So Ledecky re-enrolled in classes as a way to keep busy as the world around her shut down. She took a full load of classes in the spring, summer and fall, and in November she completed all of the coursework for an undergraduate degree in psychology. It was a silver lining of sorts to the pandemic that seemed to upend just about everything else.
“It was busy, and it was challenging,” Ledecky said in a phone interview last week. “But it also gave me something to do and something to focus on. There was definitely the side benefit of keeping my mind occupied during this time.”
Even with a 12-month break from classes, Ledecky wrapped up her bachelor of arts degree in a little more than four years. Ledecky said that if the Tokyo Games had taken place as scheduled this summer, she wouldn’t have finished her studies before the end of 2021 — and probably later.
“Once most of the classes went online and the Olympics were postponed, I figured it was a great opportunity to get going,” she said.
Ledecky took a gap year after graduating from Bethesda’s Stone Ridge School in 2015 to prepare for the Rio de Janeiro Games. She arrived on Stanford’s campus just a few weeks after winning four Olympic titles and competed for the swimming team for two years before turning professional in March 2019.
She continued training alongside her former teammates at Stanford with Coach Greg Meehan and knew she would complete her degree.
“Ever since I took that gap year, I think I’ve believed in the benefit of kind of going at your own pace and really being all-in on learning when you’re in the classroom and not trying to rush through,” Ledecky said.
As she worked to complete her degree, she took a class this spring called “Global Change and Emerging Infectious Disease,” just as the coronavirus came to dominate and dictate most every aspect of daily life. “What better time to take that class?” she said.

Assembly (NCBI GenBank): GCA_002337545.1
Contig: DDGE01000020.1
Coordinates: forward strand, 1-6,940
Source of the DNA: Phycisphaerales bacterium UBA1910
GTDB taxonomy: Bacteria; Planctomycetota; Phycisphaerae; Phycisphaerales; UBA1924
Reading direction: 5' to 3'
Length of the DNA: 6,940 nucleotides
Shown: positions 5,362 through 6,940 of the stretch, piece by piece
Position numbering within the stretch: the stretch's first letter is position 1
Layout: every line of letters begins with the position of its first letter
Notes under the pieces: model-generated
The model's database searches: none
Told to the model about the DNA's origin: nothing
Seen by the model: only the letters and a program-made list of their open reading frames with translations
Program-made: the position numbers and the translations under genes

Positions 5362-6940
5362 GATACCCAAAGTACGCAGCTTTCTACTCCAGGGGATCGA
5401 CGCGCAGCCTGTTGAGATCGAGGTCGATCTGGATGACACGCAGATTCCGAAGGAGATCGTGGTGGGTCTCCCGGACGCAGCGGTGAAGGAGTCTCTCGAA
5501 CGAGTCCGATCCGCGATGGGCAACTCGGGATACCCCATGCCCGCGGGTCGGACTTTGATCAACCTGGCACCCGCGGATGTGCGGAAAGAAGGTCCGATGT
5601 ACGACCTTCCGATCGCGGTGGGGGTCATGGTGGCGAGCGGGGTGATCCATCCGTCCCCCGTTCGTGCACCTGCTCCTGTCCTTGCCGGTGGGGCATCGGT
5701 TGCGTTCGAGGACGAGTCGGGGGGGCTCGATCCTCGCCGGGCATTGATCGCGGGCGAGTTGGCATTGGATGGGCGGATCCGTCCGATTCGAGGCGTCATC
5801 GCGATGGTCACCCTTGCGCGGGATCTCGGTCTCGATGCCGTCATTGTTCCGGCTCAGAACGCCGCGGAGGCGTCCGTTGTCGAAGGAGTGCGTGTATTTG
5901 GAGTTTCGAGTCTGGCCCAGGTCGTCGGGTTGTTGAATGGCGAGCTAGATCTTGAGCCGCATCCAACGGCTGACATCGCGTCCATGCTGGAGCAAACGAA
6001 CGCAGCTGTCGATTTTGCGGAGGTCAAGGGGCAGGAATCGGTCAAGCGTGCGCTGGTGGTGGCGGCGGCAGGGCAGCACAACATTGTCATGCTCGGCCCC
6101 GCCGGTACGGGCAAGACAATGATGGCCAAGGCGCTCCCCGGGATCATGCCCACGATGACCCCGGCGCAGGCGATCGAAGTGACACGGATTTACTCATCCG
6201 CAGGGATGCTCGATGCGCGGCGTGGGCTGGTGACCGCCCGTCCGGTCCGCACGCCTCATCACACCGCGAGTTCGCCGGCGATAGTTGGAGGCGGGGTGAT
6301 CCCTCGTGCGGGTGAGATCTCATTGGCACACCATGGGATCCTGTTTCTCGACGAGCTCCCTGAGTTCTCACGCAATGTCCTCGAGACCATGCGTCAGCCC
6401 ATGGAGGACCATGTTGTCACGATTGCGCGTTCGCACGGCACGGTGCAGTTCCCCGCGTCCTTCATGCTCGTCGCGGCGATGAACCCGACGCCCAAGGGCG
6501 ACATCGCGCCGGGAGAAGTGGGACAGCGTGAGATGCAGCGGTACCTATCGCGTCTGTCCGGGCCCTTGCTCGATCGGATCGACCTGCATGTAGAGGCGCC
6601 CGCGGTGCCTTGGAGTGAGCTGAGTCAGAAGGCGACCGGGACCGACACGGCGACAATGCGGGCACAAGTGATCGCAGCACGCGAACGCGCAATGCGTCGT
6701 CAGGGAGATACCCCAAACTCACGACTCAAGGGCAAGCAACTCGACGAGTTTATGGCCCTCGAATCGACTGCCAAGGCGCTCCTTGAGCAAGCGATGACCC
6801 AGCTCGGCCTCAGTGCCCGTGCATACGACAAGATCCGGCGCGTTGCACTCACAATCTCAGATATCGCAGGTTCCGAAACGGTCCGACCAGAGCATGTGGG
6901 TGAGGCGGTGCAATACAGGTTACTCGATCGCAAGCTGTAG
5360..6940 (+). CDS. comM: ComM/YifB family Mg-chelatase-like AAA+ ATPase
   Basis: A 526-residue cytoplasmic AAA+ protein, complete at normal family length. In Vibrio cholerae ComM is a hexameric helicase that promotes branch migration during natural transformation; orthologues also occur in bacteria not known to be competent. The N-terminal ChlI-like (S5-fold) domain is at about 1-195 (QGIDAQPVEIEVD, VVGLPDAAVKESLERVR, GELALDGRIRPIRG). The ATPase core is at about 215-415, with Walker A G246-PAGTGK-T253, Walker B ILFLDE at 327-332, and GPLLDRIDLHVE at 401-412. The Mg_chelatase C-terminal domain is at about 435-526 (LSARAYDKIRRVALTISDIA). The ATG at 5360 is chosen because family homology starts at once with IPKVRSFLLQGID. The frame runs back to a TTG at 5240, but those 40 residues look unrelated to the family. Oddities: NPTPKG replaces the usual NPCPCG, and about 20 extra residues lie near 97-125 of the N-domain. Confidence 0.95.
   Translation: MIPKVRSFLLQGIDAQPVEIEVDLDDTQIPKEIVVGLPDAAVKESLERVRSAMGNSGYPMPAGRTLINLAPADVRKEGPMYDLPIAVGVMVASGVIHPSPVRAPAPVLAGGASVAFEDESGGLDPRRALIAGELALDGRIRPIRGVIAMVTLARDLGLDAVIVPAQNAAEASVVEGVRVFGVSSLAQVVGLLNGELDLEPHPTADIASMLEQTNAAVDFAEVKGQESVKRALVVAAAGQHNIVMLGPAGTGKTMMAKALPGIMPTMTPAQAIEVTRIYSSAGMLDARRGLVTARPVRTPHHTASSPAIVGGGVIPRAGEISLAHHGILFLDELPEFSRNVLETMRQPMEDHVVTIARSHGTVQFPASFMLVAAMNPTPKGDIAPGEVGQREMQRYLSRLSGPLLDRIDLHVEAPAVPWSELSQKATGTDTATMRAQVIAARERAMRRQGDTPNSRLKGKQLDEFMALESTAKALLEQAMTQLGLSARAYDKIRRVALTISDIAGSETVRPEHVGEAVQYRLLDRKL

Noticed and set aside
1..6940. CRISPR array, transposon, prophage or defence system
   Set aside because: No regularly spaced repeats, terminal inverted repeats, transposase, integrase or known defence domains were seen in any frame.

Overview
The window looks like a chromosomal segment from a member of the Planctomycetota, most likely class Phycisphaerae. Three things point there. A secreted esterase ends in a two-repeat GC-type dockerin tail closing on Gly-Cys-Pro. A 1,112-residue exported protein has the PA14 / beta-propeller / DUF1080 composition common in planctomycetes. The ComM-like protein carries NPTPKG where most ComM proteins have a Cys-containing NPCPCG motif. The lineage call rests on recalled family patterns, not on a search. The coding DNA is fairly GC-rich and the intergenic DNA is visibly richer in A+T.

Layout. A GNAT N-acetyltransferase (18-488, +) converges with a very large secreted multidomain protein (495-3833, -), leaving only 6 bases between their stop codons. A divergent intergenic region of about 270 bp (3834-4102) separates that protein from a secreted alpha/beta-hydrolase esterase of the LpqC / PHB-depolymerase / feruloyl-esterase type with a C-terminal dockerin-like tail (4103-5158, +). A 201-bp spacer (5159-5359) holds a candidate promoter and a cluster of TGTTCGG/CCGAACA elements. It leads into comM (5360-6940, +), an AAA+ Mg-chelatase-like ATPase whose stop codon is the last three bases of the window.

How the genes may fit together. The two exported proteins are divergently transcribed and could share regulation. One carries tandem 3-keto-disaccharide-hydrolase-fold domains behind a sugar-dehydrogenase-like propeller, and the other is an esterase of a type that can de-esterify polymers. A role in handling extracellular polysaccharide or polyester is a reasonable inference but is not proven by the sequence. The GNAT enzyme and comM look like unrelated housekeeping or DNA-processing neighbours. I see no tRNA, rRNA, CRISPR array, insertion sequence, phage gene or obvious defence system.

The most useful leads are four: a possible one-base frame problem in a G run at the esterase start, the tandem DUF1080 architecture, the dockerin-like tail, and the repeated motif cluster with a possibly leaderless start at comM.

As the presidential election dominated headlines and national conversation in the summer and fall, Ledecky loaded up on political science courses to fulfill requirements for her minor.
Ledecky often has spoken of the importance of education to her and her family and recently launched initiatives to encourage young people to pursue STEM fields (science, technology, engineering and mathematics).
Ledecky said her formal education will continue beyond her bachelor’s degree. She plans to continue her studies — perhaps business school or law school — in the near future.
“I don’t know exactly what area I want to go into,” she said, “but I want to explore some of these interests that I’ve developed over the last couple of years.”
With schoolwork complete, Ledecky is locked in on training for Tokyo, where she is likely to take aim at five medals. She skipped last month’s U.S. Open, the first major American meet in more than eight months. Along with her Stanford teammates, Ledecky competed against the California swim team twice in November, her first live competition since the TYR Pro Swim Series event in Des Moines in February.
“It’s been nice to have those opportunities to race next to some people that you know aren’t your teammates,” she said.
There are four Pro Swim Series meets scheduled for the first half of 2021. Ledecky would like to race as often as possible, but health and safety concerns promise to dictate all of her decisions. The first meet is scheduled for mid-January in Richmond.
“We’re kind of taking it step by step, and things change so much that it’s hard to plan really far in advance,” she said. “You just want to make sure that you get everything in place to keep yourself safe and keep others safe. So we’re just taking a cautious approach.”
As for formally receiving her degree from Stanford, Ledecky isn’t quite certain. The school’s graduation ceremonies are scheduled for June — at the same time as the U.S. Olympic trials. If the ceremony is a virtual one, Ledecky said she would like to take part.
“But it might be from a hotel room in Omaha,” she said.